Elsewhere we found Complete Idiot's Guides on such varied subjects as Philosophy, the Civil War, the Titanic, New York, Walt Disney World, Europe, various foreign languages, Sign Language, Elvis, First Aid, Grammar and style, British Royalty, Motorcycles, Classical Mythology, Astronomy, Extraterrestrial Intelligence, Quilting, Getting Published, Car Care, and the Perfect Vacation. And we spotted Dummies titles on Everyday Math, Auto Repair, Satellite TV, Politics, Sex, and Life.

I guess the stupid market is just about covered...

Oh my god! I knew there were a lot of Dummies and Idiots guides on computer, technical, and mechanical subjects. And I had heard about Sex for Dummies. But I never imagined there could be that many titles. (Do two individual publishers command the market -- Dummy Publishing and Complete Idiots, Ltd. -- or are "for Dummies" and "Complete Idiots" in the public domain?

I was sure that at some point you had run amuck into free association on these titles, but I guess not. If so, you would have raised the titles to another plane, like "The Complete Idiot's Guide to the Iditarod," "Dan Quayle for Dummies," "Bowling for Dummies," "The Bible for Dummies," "The Rise and Fall of the Roman Empire for Dummies", "The Complete Idiot's Guide to Restaurants at the End of the Universe," "A Brief History of Time for Complete Idiots", "Waiting for Dummies," "The Complete Idiot's Guide to Mental Retardation," "Zen Koans for Dummies," "Careers for Dummies," "A Complete Idiot's Guide to Random, Senseless Acts."

Is there another niche for "Stupid" titles?

If these publishers are successful enough to have so many titles, there must be an awful lot of dummies out there -- book-buying dummies, at that. You'd think that someone who buys a lot of those titles would have a lower and lower opinion of him/herself. Maybe we could take advantage of the trend to practice a little eugenics. In your list from the self-help section, I did not notice "Suicide for Dummies." If we had a success with that title, we could make a tidy sum and improve the world as well.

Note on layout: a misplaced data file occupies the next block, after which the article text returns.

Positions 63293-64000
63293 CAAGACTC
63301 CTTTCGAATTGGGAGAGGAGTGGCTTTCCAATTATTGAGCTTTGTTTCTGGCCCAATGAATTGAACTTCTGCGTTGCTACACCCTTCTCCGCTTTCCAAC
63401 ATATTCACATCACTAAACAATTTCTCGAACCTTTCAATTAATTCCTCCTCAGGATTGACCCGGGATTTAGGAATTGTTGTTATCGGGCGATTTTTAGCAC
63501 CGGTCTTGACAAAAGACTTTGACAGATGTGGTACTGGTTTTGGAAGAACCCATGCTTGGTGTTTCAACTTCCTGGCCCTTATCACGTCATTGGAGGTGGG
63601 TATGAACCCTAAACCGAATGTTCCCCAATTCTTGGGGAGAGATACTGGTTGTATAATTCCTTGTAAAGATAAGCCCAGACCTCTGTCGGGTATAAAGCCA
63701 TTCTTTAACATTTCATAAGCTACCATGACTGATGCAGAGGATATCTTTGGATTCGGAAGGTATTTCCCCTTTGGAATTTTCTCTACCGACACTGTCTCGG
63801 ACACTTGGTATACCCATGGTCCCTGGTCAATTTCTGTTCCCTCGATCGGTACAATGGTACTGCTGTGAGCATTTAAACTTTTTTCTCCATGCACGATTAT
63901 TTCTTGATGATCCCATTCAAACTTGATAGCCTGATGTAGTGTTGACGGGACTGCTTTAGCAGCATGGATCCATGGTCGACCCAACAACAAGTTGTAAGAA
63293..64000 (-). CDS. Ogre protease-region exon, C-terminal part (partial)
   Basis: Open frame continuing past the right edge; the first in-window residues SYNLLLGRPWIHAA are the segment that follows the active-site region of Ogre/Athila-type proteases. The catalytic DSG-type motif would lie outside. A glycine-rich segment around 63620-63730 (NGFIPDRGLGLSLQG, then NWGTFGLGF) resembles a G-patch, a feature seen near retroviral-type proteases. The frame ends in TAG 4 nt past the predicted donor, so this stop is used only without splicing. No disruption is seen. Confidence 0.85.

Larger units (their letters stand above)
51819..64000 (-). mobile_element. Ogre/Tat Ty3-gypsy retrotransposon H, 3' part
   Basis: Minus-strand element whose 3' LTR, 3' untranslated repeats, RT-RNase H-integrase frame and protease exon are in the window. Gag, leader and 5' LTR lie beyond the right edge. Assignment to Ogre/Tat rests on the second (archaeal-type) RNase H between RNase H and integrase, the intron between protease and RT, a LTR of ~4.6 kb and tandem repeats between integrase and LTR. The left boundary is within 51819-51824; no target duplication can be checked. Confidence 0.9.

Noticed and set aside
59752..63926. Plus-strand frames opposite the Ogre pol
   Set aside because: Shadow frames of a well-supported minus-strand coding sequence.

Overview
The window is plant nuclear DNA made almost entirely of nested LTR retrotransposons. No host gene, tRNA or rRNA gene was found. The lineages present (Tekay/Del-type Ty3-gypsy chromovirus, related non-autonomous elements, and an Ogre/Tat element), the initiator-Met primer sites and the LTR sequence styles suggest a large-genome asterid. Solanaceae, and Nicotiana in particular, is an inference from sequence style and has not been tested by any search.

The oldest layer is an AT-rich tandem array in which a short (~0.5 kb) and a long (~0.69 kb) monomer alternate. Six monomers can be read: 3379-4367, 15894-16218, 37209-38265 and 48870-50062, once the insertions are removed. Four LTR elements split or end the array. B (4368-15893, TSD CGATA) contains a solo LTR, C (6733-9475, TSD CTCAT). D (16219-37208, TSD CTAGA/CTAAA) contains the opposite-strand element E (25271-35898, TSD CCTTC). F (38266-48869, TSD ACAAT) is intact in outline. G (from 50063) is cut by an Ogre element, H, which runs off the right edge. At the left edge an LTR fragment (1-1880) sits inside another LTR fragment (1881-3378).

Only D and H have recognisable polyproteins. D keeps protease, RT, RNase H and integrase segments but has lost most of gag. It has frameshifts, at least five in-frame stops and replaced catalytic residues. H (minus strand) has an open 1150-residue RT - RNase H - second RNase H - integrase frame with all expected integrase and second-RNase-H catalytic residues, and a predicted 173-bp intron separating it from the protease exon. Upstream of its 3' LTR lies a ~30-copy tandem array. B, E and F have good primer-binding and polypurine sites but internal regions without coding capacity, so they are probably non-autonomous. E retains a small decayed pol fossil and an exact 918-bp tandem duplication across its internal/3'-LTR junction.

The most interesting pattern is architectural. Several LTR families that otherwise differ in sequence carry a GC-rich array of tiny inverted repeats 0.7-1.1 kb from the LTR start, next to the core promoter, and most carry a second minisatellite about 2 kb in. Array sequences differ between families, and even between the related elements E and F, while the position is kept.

I can't help thinking of all the books we could start seeing on the shelves soon. (Yes, there actually is a publishing company called Dummies Press!) How about a Flaming Assholes series? We could have The Flaming Asshole's Guide to Parenting, The Flaming Asshole's Guide to Etiquette, The Flaming Asshole's Guide to Foreign Diplomacy, and The Flaming Asshole's Guide to Organ Donation. How about a Dorky Dweeb series, with Dating for Dorky Dweebs, Weenie Roasts for Dorky Dweebs, Interior Design for Dorky Dweebs, and Fashion for Dorky Dweebs? What about a series from Psychotic Publishers, with Extraterrestrial Encounters for Paranoid Schizophrenics, Estate Planning for Sociopaths, Time Management for Obsessive Compulsives, Holiday Crafts for Manic Depressives, Child Psychology for Pedophiles, and Isometrics for Catatonics? And finally we could have The Stupid Fuck's Guide to Eastern Philosophy, The Stupid Fuck's Guide to Quantum Physics, The Stupid Fuck's Guide to Cognitive Behavior, The Stupid Fuck's Guide to Comparative Literature, and perhaps The Stupid Fuck's Guide to Chaotic Dynamics.

...I think I'm ready to start writing another book!